A rare bird of prey which experts suspect may have been poisoned is to be released back into the wild.
The red kite will be released close to where it was found
The red kite has been nursed back to health by wildlife specialists after being found in a distressed state under a window in Dunblane.
Toxicology results on the young bird have come back inconclusive.
The fledgling has made a full recovery and will be fitted with a radio transmitter before being set free from a feeding station near Doune.
It was looked after at the Scottish SPCA's wildlife centre in Dunfermline.
Touch and go
Doreen Graham, from the charity, said the red kite had responded well to the treatment.
"We rehydrated it to flush any toxins out and it was given a special compound to absorb any toxins from the stomach," she said.
"It was touch and go for a wee while, because it didn't want to feed, but it has really come on leaps and bounds.
"We are really excited to see it released because it is the first red kite ever cared for by the Scottish SPCA."
Ms Graham said it was still not clear what had happened to the bird.
She added: "Even though the toxicology results have proved inconclusive, we still have our concerns about what caused it to fly into the window."
Specialist wildlife vet Romain Pizzi said he was convinced the bird had eaten a rat which had been poisoned.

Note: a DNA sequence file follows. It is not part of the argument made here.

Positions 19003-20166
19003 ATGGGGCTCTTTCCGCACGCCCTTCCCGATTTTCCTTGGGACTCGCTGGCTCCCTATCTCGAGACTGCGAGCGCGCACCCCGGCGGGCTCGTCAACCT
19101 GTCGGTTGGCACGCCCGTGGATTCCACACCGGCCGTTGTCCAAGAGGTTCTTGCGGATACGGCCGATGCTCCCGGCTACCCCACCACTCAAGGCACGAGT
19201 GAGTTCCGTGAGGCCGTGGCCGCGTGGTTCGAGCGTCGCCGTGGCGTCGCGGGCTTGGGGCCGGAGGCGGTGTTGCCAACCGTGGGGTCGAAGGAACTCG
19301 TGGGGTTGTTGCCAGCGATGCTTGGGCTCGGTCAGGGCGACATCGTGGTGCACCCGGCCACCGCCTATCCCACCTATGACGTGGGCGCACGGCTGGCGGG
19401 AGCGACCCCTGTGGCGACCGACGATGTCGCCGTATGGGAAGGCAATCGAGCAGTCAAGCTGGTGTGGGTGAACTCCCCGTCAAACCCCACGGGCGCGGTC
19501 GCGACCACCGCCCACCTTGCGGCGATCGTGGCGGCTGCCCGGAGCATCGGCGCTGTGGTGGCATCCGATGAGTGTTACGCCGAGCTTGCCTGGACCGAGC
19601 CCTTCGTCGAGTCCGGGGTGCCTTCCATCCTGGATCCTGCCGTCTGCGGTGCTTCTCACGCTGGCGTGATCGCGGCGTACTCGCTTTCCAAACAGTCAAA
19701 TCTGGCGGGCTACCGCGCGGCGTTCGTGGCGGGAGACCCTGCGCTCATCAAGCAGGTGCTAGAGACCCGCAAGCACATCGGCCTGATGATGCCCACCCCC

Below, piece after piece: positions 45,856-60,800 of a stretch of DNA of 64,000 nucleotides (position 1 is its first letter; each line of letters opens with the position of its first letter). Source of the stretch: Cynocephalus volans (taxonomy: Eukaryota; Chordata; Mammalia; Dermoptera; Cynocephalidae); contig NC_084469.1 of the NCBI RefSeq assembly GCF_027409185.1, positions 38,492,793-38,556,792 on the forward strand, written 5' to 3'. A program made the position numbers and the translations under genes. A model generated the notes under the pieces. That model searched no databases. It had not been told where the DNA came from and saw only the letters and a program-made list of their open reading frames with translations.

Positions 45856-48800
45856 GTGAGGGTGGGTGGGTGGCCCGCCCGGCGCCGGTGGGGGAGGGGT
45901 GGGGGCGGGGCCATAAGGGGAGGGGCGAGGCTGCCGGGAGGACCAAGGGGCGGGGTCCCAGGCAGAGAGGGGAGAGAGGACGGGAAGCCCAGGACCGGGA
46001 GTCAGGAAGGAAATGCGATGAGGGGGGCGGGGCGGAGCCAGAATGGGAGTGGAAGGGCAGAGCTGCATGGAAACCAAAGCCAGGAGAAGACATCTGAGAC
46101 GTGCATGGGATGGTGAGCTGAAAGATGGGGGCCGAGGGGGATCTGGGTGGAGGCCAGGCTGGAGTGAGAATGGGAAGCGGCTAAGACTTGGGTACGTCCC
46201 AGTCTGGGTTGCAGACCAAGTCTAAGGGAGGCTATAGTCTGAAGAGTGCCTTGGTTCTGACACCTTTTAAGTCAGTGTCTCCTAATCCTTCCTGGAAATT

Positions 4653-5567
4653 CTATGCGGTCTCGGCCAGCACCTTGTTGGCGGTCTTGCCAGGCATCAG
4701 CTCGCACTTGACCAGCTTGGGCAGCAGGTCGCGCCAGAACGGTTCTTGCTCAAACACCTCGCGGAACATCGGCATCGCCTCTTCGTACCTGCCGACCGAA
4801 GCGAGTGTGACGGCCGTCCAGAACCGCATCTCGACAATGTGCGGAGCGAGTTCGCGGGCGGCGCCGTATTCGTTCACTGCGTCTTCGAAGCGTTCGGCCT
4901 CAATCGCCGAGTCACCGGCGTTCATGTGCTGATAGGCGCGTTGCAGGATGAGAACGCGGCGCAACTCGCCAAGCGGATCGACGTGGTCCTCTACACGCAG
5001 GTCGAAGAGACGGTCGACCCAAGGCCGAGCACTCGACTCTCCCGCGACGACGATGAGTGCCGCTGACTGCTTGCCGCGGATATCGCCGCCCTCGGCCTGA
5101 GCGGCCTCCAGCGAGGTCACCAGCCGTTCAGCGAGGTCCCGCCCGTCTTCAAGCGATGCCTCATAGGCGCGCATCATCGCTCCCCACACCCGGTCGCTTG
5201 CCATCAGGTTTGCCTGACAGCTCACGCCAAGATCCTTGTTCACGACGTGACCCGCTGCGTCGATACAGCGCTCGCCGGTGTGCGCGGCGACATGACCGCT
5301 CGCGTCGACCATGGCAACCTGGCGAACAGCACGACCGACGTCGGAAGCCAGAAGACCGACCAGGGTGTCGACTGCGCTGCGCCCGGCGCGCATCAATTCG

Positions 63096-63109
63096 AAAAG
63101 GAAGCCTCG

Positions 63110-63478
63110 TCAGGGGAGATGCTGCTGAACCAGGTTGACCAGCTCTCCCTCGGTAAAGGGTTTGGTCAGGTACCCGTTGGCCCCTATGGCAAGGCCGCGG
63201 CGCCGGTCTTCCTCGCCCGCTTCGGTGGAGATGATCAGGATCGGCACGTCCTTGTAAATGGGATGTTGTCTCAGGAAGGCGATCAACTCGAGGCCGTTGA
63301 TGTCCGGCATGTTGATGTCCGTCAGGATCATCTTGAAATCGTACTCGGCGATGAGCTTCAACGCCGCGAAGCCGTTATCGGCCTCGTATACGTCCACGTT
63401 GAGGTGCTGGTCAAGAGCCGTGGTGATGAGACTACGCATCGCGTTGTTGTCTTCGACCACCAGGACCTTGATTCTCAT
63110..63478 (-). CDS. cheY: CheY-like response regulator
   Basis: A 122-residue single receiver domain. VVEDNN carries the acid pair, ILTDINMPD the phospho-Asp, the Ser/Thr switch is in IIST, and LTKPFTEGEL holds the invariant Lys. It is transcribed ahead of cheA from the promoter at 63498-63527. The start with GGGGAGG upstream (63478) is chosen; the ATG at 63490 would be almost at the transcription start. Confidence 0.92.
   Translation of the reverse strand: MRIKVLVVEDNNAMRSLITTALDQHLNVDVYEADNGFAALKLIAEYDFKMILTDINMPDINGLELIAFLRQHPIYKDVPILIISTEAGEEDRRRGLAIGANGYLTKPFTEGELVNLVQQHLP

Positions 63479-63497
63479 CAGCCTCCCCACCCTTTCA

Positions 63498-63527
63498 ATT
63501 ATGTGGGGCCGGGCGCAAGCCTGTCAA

He told the BBC Scotland news website: "It was in good body condition and had been eating well.
"It had dark black, thin diarrhoea which indicated partially ingested rat poison, which is an anti-coagulant.
"Even if it had hit a window, it would not cause bleeding in its intestines."
Mr Pizzi added that it was unlikely to have been poisoned deliberately, as red kites are scavengers which feed on dead animals.
The number of red kites has been steadily increasing
The red kite was a chick which fledged last year from a breeding pair as part of a program to reintroduce the species into central Scotland.
Its progress will be monitored by experts from the RSPB through the radio transmitter.
A spokesman said: "In the short term, this bird has been ill and it will let us keep an eye on it.
"In the longer term, it will also let us see the spread of the bird, where they take on new territories, what they're eating.
"We're delighted that this bird is going to be okay and can hopefully go on and breed next year."
He added that central Scotland's red kite population did not seem to be as badly affected by wildlife crime than other parts of the country.
Numbers of the protected species have been steadily increasing for more than a decade.